Summit County jail commander caps tenure with two major projects before heading to top state job
The Summit County Sheriff’s Office has contracted with a health services company to provide full-time medical care for inmates at the county jail, an improvement decades in the making that officials hope will improve inmate care, ease stress on deputies and reduce transports to the hospital.
The arrangement with Southern Health Partners provides an on-site nurse 40 hours per week and a visiting doctor two hours per week. The company is also hoping to bring on a medical technician who will distribute inmate medication.
The move comes just a month after completion of the Summit County Justice Center’s surveillance system overhaul, another long-awaited project overseen by detentions commander Erik Bourgerie.
He is set to retire on Friday after 21 years with the Sheriff’s Office to become director of Colorado Peace Officer Standards and Training, the agency that manages certification and training for all active police officers in the state. The timing isn’t a total coincidence.
“I think these projects are part of why I decided to move on,” he said. “I’ve accomplished the major goals I had for the division, so this is a good stopping point for me.”
Bourgerie has headed up the jail division for nearly 10 years. Throughout that time, there has been sporadic on-site medical care, but the addition of the full-time nurse position is a first.
“This is probably an accumulation of about 20 years of effort,” Bourgerie said. “Now we were finally able to get funding for comprehensive medical care, and we think it’s going to be a lot better than the previous system.”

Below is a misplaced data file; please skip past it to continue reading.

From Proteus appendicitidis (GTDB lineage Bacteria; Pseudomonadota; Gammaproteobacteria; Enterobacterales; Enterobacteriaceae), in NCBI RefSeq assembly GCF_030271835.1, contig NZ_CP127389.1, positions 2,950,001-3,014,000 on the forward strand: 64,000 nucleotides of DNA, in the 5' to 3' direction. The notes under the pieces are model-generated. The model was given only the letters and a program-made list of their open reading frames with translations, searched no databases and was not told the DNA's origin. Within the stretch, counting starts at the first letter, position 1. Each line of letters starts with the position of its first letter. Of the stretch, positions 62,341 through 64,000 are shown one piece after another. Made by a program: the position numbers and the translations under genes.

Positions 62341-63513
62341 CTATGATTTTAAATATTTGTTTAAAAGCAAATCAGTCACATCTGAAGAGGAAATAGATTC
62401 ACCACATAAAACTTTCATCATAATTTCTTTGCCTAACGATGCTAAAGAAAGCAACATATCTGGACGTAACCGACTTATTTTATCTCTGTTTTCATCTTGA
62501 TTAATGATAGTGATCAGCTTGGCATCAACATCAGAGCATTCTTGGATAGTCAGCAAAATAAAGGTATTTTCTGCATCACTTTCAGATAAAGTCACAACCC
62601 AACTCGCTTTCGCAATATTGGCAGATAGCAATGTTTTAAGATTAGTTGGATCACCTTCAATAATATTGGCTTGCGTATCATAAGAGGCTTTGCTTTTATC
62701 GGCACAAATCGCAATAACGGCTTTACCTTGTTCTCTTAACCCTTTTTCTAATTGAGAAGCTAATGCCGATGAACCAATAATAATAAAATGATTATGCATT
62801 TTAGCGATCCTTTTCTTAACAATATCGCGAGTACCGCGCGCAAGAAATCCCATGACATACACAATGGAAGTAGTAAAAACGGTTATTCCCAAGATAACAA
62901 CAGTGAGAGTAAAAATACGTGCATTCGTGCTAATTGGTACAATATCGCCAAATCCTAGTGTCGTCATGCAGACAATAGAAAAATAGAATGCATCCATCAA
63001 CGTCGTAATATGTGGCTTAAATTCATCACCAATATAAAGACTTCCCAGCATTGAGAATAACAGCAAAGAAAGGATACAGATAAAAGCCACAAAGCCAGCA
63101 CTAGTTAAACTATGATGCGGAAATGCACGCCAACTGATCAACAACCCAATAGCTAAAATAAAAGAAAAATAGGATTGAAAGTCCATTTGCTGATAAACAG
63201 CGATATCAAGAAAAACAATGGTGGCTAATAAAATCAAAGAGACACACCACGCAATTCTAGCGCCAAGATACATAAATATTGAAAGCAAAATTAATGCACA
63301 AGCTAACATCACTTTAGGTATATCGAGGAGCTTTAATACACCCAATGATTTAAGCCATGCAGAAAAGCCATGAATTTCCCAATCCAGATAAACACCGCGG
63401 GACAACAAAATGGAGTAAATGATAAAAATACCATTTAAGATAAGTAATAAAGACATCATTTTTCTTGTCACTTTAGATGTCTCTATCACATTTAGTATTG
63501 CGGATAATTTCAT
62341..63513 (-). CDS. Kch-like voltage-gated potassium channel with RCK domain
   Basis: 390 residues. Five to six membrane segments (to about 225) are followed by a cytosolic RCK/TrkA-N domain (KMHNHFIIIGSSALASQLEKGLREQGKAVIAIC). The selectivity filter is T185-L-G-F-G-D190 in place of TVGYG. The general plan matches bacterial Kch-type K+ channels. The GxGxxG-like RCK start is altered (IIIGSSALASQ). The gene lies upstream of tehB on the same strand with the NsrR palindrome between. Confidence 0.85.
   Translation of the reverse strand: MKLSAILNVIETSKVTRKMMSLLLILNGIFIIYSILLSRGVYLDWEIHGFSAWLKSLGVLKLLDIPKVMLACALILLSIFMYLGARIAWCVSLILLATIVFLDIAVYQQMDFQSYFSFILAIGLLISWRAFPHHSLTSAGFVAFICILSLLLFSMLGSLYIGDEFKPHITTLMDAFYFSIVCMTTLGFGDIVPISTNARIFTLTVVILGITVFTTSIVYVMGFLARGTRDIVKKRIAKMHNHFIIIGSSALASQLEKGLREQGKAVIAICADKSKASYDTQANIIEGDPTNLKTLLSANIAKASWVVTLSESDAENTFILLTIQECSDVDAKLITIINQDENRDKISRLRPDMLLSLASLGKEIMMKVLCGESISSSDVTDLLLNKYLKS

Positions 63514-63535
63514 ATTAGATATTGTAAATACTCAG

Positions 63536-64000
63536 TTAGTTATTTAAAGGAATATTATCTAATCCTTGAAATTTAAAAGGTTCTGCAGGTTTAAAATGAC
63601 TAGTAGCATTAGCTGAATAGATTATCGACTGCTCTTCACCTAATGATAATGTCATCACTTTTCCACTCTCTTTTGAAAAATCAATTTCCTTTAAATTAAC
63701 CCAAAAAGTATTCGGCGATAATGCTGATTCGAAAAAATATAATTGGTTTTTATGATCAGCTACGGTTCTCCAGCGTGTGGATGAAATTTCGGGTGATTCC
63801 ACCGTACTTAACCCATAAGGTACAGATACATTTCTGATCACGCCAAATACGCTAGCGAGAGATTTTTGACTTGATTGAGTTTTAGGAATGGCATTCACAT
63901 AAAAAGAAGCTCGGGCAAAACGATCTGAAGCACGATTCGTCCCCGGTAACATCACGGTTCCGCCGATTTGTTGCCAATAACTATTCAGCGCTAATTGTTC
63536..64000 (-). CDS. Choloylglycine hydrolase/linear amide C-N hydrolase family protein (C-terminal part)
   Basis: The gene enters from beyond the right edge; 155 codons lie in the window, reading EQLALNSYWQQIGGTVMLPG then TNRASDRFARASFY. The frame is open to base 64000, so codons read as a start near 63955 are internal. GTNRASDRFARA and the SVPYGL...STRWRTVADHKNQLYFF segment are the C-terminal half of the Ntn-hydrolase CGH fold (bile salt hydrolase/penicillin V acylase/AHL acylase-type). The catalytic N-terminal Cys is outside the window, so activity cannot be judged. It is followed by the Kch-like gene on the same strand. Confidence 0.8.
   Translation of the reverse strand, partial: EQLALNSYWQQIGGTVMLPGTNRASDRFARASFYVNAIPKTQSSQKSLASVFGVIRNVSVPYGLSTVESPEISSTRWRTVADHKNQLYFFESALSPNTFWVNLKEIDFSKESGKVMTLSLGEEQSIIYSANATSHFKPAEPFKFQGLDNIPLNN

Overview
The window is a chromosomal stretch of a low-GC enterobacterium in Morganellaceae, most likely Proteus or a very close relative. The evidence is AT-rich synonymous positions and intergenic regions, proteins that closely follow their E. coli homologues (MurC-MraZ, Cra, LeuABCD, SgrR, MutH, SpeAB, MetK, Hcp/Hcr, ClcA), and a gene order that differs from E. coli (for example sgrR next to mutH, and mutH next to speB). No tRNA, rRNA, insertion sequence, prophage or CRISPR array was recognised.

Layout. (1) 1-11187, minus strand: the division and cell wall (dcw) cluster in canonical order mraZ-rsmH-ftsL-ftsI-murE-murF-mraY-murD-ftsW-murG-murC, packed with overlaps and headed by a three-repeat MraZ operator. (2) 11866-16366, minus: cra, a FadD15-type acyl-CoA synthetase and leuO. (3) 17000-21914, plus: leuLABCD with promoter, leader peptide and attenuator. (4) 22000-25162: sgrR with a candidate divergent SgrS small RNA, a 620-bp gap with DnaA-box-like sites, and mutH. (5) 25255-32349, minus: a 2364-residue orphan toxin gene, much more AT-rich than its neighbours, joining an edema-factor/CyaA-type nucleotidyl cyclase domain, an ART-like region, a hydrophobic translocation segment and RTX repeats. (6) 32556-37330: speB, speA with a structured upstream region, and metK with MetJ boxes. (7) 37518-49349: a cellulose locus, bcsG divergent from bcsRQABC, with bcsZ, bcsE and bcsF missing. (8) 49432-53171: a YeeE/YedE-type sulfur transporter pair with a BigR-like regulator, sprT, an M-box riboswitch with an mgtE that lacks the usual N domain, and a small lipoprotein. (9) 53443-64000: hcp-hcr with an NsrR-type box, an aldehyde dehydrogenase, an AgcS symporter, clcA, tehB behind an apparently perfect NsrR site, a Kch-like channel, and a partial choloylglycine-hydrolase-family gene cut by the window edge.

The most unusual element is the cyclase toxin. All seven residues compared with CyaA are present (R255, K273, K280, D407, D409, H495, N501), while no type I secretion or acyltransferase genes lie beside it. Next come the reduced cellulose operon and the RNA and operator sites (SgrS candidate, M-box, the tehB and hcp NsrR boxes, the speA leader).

Before, detentions sergeants were charged with making the vast majority of medical decisions at the jail, a duty that added another layer of stress to an already difficult job.
When medical situations arose, sergeants would often err on the side of caution and send inmates to the hospital. But with a nurse on-site, Bourgerie hopes those time-consuming transports will go down.
“It will absolutely be a lot more efficient to have a nurse here,” Bourgerie said. “Working at the jail is stressful in general, and certainly having to deal with medical situations adds to that.”
The one-year contract will cost the county roughly $213,000 per year. When it expires, Bourgerie said jail staff would likely consider renewing it on a multi-year basis.
The surveillance overhaul cost the county around $350,000 from its capital projects fund and replaced a cobbled-together system of 53 cameras with 99 new ones.
“It’s been working wonderfully,” Bourgerie said. “It gives staff the ability to monitor the jail and the entire justice center campus much better. That makes staff’s job a lot easier because they can identify situations sooner and head them off.”
Sheriff Jaime FitzSimons said that both projects were gaps his office identified during the budgeting process, and the Board of County Commissioners signed off on them last year.
“Just because people are in jail doesn’t mean they’re not part of the community, and they still need quality medical care,” he said. “This is a huge improvement.”
Bourgerie said that it will be difficult to leave the Sheriff’s Office after so long, but he’s looking forward to taking the top job at POST.
“I really am sad to leave,” he said. “I’ve been very honored and privileged to serve this community, but I think this new position gives me a lot of opportunity.”
FitzSimons, who has worked with Bourgerie for nearly 13 years, said he was excited for his jail commander’s new opportunity to take over at POST, the body that regulates Colorado’s police officers and doles out training grants, among other duties.
“When that opportunity came up I was rooting for him,” he said. “He’s been such a POST expert for years. That director job is perfect for him, and I’m confident he’ll take POST in a positive direction.”
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